15. Sotisv

    To clarify - that 40º range was fine for my last 2 weeks in the boot. Before that it was obviously smaller range.

  16. hi was wonderin if anyone can help me. im 4 days post op how long before i can walk again and will this pain ever go away

  17. Liam

    It would be a good idea to start your own blog here. See the home page for ‘how’ and you’ll then have your online view of your progress and many more here will get a better idea of your situation.

    What have your medical guys told you about what happens next? Have you asked questions? Do have a direct line to the clinical physio’s?

    A number of scenarios but you should ideally be ‘walking’ in 2 - 3 weeks as you start to put some weight down. This could be with crutches for a short while but try not to let this be for too long.

    If you are in a cast when do you get a boot and start some physio-led exercises?

    The pain - seems that this varies so much. I was fortunate to have had a fast tracked non-surgical rehab so almost no pain except for a few minutes after the rupture.

    Best of luck, now get that blog started, you cannot be too busy!

  18. Hi Liam Reilly — I suggest you start a blog — see achillesblog.com/ front page for instructions, and it’s been a while since I set one up but perhaps you can just go to achillesblog.com/wp-signup.php.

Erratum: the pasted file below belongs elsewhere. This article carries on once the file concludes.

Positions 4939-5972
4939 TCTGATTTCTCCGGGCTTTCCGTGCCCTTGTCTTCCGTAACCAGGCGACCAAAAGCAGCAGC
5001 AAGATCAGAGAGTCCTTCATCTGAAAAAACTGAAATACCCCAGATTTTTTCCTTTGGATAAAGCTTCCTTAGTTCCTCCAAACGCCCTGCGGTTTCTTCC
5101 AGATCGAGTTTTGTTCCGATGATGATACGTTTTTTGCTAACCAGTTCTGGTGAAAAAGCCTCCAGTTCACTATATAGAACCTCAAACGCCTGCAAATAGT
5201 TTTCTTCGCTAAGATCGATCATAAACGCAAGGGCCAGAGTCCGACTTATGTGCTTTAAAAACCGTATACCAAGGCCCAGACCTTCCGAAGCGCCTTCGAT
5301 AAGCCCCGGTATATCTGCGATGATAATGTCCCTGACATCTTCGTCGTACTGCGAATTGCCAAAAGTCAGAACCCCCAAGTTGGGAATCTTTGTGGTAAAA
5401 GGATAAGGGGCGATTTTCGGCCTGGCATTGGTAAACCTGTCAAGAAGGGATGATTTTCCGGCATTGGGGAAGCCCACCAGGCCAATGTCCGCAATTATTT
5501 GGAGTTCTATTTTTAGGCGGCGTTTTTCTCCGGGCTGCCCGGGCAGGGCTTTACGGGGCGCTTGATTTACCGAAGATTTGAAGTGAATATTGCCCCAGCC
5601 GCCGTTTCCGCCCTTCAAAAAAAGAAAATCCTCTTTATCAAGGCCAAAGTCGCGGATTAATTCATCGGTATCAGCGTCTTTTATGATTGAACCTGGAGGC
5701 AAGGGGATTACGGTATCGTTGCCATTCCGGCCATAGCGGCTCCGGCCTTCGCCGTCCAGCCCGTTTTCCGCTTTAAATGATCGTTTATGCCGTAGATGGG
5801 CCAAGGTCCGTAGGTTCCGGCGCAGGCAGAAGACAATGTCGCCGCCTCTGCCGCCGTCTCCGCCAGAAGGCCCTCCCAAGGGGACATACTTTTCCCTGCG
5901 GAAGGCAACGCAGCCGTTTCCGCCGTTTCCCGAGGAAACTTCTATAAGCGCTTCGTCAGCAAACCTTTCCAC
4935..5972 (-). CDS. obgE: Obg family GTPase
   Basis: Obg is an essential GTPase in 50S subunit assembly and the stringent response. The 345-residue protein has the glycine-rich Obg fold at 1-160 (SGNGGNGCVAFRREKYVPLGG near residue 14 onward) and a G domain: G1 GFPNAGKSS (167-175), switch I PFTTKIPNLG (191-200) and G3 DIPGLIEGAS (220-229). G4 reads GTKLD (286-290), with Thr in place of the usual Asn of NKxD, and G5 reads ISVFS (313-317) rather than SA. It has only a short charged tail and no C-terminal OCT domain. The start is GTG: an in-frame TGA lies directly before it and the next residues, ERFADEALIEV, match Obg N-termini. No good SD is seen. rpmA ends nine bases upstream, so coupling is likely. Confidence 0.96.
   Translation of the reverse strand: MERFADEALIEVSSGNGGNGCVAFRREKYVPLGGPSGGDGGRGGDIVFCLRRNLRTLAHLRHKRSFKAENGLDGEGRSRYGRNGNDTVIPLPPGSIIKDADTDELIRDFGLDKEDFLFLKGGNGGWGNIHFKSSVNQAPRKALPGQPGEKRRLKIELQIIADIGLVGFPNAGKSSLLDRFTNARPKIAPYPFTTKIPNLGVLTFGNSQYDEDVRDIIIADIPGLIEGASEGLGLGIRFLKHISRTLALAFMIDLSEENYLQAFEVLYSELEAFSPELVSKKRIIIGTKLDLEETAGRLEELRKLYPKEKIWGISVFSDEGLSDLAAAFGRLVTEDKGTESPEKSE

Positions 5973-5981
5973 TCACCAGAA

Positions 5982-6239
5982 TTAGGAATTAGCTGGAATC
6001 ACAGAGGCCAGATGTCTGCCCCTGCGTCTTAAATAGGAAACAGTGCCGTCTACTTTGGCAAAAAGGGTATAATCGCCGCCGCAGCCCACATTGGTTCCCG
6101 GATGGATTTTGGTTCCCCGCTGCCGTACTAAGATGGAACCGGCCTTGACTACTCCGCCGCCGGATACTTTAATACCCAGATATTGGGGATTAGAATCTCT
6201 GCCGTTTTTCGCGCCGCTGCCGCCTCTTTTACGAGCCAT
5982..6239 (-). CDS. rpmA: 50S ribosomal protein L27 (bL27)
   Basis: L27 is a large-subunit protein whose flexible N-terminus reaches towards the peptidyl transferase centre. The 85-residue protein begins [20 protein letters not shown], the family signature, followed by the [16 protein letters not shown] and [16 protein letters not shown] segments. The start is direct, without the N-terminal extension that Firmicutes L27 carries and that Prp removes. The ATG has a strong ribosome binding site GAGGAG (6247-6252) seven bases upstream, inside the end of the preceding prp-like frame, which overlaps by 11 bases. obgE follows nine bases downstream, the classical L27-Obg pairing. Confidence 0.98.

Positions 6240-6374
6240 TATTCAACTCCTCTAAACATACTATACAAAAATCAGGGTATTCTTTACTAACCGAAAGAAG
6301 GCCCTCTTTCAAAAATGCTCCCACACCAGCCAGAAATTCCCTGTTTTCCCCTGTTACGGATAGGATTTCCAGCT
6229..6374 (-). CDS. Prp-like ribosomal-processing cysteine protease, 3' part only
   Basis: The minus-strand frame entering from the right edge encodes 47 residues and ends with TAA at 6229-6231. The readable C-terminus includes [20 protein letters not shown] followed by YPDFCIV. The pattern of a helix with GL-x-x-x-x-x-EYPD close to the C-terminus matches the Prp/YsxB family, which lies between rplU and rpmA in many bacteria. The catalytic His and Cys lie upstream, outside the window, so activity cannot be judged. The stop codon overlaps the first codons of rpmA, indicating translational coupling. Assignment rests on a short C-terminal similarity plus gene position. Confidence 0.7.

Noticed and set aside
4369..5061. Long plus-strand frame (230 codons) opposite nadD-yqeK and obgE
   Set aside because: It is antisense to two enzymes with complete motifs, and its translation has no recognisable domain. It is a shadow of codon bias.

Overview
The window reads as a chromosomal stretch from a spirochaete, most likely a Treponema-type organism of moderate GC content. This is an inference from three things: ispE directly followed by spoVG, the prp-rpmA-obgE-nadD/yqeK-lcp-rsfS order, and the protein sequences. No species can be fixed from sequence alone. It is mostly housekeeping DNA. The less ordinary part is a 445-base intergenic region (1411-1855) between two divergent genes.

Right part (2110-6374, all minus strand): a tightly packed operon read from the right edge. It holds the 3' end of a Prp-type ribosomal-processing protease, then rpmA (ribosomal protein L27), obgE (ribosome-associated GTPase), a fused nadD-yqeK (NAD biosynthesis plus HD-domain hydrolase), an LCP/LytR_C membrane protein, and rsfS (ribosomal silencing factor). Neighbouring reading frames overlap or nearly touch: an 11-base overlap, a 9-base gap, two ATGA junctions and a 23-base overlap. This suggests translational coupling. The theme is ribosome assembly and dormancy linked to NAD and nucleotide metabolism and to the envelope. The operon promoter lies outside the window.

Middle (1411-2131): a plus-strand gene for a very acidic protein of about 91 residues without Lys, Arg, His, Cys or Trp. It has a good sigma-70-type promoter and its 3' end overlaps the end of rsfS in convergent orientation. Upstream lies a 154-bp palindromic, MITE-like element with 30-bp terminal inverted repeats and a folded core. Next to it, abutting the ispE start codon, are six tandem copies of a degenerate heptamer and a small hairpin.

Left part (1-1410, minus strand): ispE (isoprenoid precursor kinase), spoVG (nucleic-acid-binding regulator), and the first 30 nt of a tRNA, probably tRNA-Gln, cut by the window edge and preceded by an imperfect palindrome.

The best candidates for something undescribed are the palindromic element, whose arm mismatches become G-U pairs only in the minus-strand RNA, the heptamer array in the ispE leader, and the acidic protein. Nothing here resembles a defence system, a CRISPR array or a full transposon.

Then after 24 hours or less Dennis (site creator / maintainer) who is very responsive will have you set up and you can describe your specific situation and condition.

    As far as walk and pain: Yes! walk yes, pain goes away (sort of) yes.

  19. oops, Gavin jumped ahead before I could submit. Follow his advice.

  20. hi. thank u all for the advice. i am currently in a cast, 11 days before the stitches come out,i was 10 months with a rupture and had bad doctors before i got the right man. had to get reconstruction, they took a tendon from my big toe. the fuckin pain im in aint right. was told it would be at least 4 months before i can think about walking again. what do you mean start a blog, sorry im not really computer sav vy